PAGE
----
Expansion of biliary epithelial cells (BECs) during ductular reaction (DR) is observed in liver diseases including cystic fibrosis (CF), and associated with inflammation and fibrosis, albeit without complete understanding of underlying mechanism. Using two different genetic mouse knockouts of b-catenin, one with b-catenin loss is hepatocytes and BECs (KO1), and another with loss in only hepatocytes (KO2), we demonstrate disparate long-term repair after an initial injury by 2-week choline-deficient ethionine-supplemented diet. KO2 show gradual liver repopulation with BEC-derived b-catenin-positive hepatocytes, and resolution of injury. KO1 showed persistent loss of b-catenin, NF-kB activation in BECs, progressive DR and fibrosis, reminiscent of CF histology. We identify interactions of b-catenin, NFkB and CF transmembranous conductance regulator (CFTR) in BECs. Loss of CFTR or b-catenin led to NF-kB activation, DR and inflammation. Thus, we report a novel b-catenin-NFkB-CFTR interactome in BECs, and its disruption may contribute to hepatic pathology of CF.
Raw RNA-seq data and gene count quantification were submitted to NCBI GEO data base with accession ID GSE155981
β-Catenin-NFkB-CFTR interactions in cholangiocytes regulate inflammation and fibrosis during ductular reactionNCBI Gene Expression Omnibus, GSE155981.
- Satdarshan P Monga
- Sungjin Ko
- Jacquelyn O Russell
- Satdarshan P Monga
The funders had no role in study design, data collection and interpretation, or the decision to submit the work for publication.
Animal experimentation: This study was performed in strict accordance with the recommendations in the Guide for the Care and Use of Laboratory Animals of the National Institutes of Health. All animals were handled according to approved institutional animal care and use committee (IACUC) Protocol #: 19126451 of the University of Pittsburgh.
Human subjects: The study was conducted according to the guidelines of the Declaration of Helsinki, and approved by the Institutional Review Board of the University of Pittsburgh (STUDY19070068, STUDY20010114, and STUDY20040276 on 3/23/2021).
- Paul W Noble, Cedars-Sinai Medical Centre, United States
© 2021, Hu et al.
This article is distributed under the terms of the Creative Commons Attribution License permitting unrestricted use and redistribution provided that the original author and source are credited.
During renewal of the intestine, cells are continuously generated by proliferation. Proliferation and differentiation must be tightly balanced, as any bias toward proliferation results in uncontrolled exponential growth. Yet, the inherently stochastic nature of cells raises the question how such fluctuations are limited. We used time-lapse microscopy to track all cells in crypts of growing mouse intestinal organoids for multiple generations, allowing full reconstruction of the underlying lineage dynamics in space and time. Proliferative behavior was highly symmetric between sister cells, with both sisters either jointly ceasing or continuing proliferation. Simulations revealed that such symmetric proliferative behavior minimizes cell number fluctuations, explaining our observation that proliferating cell number remained constant even as crypts increased in size considerably. Proliferative symmetry did not reflect positional symmetry but rather lineage control through the mother cell. Our results indicate a concrete mechanism to balance proliferation and differentiation with minimal fluctuations that may be broadly relevant for other tissues.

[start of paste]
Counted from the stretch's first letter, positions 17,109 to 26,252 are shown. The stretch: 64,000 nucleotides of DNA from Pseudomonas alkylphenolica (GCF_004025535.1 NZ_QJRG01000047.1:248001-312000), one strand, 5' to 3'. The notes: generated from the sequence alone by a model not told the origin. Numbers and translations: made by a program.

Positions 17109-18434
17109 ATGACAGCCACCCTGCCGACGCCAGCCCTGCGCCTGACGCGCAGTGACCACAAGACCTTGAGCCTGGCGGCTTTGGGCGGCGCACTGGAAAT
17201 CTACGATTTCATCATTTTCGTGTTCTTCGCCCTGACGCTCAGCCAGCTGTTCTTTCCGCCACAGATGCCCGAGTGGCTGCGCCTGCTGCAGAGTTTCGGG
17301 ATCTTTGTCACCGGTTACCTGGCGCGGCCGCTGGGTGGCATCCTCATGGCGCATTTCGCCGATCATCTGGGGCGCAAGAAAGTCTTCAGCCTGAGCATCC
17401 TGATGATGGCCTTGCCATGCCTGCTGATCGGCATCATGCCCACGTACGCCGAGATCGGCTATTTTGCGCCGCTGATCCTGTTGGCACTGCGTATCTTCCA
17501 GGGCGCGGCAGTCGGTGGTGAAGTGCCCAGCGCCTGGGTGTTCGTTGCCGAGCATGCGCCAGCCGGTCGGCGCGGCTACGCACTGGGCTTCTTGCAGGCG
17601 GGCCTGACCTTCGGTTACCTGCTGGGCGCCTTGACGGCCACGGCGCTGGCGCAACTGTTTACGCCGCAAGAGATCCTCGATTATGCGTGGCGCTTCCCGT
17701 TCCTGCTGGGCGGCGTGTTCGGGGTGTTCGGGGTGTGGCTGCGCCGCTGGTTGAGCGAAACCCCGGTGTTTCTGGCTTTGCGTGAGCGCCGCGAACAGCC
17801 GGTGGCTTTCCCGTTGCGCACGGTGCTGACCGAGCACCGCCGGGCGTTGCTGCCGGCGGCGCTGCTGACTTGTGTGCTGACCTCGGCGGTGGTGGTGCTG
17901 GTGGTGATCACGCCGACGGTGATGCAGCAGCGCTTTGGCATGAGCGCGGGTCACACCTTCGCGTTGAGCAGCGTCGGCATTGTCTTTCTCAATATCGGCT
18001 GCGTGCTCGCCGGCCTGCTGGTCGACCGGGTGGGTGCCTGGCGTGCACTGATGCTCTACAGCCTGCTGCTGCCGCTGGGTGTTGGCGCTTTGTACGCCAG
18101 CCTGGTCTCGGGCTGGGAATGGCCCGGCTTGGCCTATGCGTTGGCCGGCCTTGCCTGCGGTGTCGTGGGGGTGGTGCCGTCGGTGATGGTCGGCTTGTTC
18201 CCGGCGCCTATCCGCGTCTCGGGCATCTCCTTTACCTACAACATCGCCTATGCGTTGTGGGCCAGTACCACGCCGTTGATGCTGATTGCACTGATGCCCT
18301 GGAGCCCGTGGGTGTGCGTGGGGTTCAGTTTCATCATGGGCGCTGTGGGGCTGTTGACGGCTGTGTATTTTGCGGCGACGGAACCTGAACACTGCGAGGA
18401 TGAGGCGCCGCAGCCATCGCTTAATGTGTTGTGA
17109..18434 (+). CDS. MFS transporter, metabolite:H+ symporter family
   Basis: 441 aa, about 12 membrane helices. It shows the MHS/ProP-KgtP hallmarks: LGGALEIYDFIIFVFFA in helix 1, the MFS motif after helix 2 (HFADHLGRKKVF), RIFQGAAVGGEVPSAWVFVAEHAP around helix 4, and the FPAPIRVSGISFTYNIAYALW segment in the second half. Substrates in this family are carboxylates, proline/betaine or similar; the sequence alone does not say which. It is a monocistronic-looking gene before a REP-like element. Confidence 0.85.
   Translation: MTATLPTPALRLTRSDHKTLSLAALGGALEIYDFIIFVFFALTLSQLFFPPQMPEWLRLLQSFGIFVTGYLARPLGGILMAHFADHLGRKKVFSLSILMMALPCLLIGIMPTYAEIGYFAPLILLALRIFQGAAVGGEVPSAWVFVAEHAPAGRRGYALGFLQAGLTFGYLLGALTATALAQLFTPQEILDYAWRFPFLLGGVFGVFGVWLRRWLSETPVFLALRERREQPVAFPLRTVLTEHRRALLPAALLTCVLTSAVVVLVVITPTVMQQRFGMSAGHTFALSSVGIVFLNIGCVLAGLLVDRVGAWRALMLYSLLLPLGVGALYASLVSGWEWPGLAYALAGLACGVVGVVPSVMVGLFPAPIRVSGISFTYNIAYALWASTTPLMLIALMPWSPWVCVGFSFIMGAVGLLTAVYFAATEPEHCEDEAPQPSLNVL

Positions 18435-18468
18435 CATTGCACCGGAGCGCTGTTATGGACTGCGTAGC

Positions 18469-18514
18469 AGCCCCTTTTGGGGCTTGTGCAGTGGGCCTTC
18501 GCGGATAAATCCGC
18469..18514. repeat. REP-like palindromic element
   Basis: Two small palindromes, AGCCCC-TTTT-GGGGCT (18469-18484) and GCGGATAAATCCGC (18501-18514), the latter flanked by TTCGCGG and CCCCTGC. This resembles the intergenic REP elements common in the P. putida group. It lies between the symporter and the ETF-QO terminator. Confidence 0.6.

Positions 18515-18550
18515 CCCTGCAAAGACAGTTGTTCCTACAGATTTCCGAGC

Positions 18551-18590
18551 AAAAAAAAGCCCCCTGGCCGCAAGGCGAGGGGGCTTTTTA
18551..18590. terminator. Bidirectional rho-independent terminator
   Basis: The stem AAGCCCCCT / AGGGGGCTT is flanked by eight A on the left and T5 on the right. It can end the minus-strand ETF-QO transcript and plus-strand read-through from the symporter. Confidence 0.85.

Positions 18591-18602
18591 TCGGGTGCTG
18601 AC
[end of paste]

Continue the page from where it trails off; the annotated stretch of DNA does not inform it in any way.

Reprogramming of the cochlea with hair-cell-specific transcription factors such as ATOH1 has been proposed as a potential therapeutic strategy for hearing loss. ATOH1 expression in the developing cochlea can efficiently induce hair cell regeneration but the efficiency of hair cell reprogramming declines rapidly as the cochlea matures. We developed Cre-inducible mice to compare hair cell reprogramming with ATOH1 alone or in combination with two other hair cell transcription factors, GFI1 and POU4F3. In newborn mice, all transcription factor combinations tested produced large numbers of cells with the morphology of hair cells and rudimentary mechanotransduction properties. However, 1 week later, only a combination of ATOH1, GFI1 and POU4F3 could reprogram non-sensory cells of the cochlea to a hair cell fate, and these new cells were less mature than cells generated by reprogramming 1 week earlier. We used scRNA-seq and combined scRNA-seq and ATAC-seq to suggest at least two impediments to hair cell reprogramming in older animals. First, hair cell gene loci become less epigenetically accessible in non-sensory cells of the cochlea with increasing age. Second, signaling from hair cells to supporting cells, including Notch signaling, can prevent reprogramming of many supporting cells to hair cells, even with three hair cell transcription factors. Our results shed light on the molecular barriers that must be overcome to promote hair cell regeneration in the adult cochlea.